Low wage workers don't pay income tax. Farmland is frequently taxed much less then other land. I don't see how losing workers who don't pay income tax and maybe having that land used for a different purpose that pays higher taxes hurts the tax base.

"why not advocate a $20/hr minimum wage"

Because some workers are not that productive. I do agree that when it comes to who should be allowed to immigrate to the US having people like doctors who have high salaries should be favored over strawberry pickers.

bruce writes:

>Because some workers are not that productive.

'Some' management are not that productive. 'Some' government employees are not that productive.

We need a first world industrial base back. We need lots of new nuke plants, we need a light plane industry, we need high wage jobs that are so commmon even morons make good money. We don't need more immigrants picked to be helpless helots forced to vote Democrat.

Ric Locke writes:

Solution: Make all immigration illegal. And make it hard to get past The Authorities.

As follows: Immigrants prior to the present day all had significant hurdles to cross. They had to get away from their lords and masters, which was often a non-trivial exercise. They had to pay for the trip, which was a real stretch for anyone at normal (i.e., low) wage levels. When they got here they had to learn a new language and a new set of cultural norms. And they knew all that from the get-go, so what we got was people who were both motivated and able, regardless of what social stratum they originated from.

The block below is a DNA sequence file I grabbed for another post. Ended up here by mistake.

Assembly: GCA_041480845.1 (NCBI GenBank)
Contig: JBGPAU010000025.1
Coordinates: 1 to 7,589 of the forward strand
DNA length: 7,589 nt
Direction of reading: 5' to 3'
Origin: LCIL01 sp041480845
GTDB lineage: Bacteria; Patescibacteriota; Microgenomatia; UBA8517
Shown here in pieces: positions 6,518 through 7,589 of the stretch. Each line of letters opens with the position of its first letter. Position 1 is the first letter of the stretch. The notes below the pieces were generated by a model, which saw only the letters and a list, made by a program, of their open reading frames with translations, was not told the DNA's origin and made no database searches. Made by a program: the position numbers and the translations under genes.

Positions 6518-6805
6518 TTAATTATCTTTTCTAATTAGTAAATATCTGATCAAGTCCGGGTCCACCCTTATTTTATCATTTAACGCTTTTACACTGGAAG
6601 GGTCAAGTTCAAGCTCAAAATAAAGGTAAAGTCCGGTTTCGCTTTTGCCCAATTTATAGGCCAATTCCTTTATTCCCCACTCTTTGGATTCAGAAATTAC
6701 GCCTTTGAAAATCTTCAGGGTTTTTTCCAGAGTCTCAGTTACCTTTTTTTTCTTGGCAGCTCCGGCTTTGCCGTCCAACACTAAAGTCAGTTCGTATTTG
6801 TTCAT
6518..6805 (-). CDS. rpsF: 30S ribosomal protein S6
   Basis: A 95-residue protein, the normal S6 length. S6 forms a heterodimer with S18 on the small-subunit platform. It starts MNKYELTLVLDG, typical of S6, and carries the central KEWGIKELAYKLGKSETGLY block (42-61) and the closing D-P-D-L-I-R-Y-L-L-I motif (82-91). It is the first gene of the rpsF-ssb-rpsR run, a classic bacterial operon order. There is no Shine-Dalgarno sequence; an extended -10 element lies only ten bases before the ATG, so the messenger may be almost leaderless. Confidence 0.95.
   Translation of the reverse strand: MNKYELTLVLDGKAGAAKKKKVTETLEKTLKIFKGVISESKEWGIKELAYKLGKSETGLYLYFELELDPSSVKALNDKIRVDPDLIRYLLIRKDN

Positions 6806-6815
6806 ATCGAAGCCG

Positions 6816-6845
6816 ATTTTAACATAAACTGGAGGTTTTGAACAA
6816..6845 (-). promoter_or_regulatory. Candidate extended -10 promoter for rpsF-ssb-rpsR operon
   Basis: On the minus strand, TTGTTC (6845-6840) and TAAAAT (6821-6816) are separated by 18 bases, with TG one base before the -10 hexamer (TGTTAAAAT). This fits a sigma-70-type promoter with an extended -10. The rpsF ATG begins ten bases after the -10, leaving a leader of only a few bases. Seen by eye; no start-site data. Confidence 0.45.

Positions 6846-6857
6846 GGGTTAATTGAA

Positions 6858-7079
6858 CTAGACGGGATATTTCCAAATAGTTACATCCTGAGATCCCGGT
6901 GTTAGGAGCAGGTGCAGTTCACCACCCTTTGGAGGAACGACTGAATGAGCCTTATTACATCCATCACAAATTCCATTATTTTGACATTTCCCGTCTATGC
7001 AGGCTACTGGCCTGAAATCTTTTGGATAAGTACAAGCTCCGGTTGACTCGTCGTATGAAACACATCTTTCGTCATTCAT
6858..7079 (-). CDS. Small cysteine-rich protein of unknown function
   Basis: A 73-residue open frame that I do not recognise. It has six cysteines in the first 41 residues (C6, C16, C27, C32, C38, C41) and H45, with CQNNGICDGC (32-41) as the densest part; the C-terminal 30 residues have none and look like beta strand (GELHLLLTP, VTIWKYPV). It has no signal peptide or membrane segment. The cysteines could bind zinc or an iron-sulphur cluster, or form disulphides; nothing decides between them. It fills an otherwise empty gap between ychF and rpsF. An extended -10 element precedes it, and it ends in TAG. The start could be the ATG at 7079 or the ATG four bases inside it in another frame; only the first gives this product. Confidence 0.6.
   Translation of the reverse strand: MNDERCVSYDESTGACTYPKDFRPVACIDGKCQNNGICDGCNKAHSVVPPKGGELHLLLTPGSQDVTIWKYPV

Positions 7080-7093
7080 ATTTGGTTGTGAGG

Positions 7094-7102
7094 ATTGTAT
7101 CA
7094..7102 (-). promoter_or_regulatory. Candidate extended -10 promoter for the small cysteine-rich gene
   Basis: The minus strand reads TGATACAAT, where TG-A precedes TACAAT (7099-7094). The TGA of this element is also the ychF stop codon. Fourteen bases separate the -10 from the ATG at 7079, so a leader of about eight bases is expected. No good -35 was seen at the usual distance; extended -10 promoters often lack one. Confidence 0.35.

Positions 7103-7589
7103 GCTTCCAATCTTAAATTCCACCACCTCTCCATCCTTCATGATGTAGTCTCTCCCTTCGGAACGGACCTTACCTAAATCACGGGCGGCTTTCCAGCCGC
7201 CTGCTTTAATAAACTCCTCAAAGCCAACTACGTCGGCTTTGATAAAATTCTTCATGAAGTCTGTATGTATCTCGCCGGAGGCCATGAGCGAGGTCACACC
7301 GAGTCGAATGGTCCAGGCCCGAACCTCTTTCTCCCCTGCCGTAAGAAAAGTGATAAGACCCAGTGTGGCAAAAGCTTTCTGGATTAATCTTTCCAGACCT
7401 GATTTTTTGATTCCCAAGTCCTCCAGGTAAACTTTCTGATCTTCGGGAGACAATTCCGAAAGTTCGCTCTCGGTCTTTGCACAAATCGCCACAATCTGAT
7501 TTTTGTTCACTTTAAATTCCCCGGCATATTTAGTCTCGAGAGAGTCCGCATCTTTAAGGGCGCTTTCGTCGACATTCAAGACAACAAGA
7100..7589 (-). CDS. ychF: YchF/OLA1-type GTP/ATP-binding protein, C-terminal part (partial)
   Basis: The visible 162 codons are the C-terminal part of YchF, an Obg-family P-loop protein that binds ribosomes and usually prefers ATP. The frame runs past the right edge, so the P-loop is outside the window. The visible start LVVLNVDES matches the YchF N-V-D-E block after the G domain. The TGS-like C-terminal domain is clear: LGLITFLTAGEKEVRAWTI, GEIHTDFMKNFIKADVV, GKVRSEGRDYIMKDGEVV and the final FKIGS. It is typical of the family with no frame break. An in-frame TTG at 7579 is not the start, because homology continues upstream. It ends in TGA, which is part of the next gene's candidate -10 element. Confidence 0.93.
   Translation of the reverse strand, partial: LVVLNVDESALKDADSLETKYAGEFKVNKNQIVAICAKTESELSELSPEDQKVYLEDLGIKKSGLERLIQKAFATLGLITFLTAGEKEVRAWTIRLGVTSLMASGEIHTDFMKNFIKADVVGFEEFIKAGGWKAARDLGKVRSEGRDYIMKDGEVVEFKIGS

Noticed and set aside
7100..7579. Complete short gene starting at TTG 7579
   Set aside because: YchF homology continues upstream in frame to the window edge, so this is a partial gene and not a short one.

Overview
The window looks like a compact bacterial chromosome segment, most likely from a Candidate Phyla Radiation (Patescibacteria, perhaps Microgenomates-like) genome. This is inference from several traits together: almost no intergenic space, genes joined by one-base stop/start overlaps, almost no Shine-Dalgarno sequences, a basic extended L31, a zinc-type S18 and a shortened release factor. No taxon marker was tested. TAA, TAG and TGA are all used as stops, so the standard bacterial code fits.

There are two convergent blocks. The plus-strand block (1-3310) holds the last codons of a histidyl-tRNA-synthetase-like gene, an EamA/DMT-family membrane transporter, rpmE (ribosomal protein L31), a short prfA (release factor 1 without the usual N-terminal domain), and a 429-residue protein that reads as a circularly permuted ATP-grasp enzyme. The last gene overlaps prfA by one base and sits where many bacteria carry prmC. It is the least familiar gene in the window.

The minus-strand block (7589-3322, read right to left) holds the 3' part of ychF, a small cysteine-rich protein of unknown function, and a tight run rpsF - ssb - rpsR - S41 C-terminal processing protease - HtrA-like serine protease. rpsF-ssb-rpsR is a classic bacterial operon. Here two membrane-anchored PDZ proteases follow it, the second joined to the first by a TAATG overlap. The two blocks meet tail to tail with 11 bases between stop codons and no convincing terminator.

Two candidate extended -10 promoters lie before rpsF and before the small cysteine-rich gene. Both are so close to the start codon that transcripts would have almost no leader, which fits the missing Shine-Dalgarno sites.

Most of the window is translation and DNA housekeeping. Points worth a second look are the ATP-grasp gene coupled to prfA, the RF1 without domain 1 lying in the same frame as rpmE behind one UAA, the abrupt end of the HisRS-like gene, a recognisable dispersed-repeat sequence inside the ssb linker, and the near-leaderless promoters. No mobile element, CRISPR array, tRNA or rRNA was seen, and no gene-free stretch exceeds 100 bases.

Today's immigrant has no such barriers. His homeland is often glad to see him go, especially if the people there think he'll send money home. Plane tickets are cheap relative to real wages, and the trip is well-nigh instantaneous, so they don't have to feed themselves on a long voyage -- and like as not they can find an NGO or charity to pay their way. When they arrive, they find an array of services geared to allowing (and, in fact, encouraging) them to preserve their native language and customs. And they know all that before deciding to leave, so what we get is people anxious to "share the wealth" (I include trained people who come for the higher wages in that, as well as the batteners on social assistance programs).

So what we need is a filter, some barrier to immigration that values fortitude, ingenuity, determination, and flexible ability over greed and simple whim. Genuine barriers to immigration would serve the purpose admirably. Build a migra that's hard to get past; the ones that make it would be in the mold of the Irish who mortgaged themselves and their children for life to get across the Pond.

It works for Mexicans, at least away from places where crossing the border has become too easy.

Regards,
Ric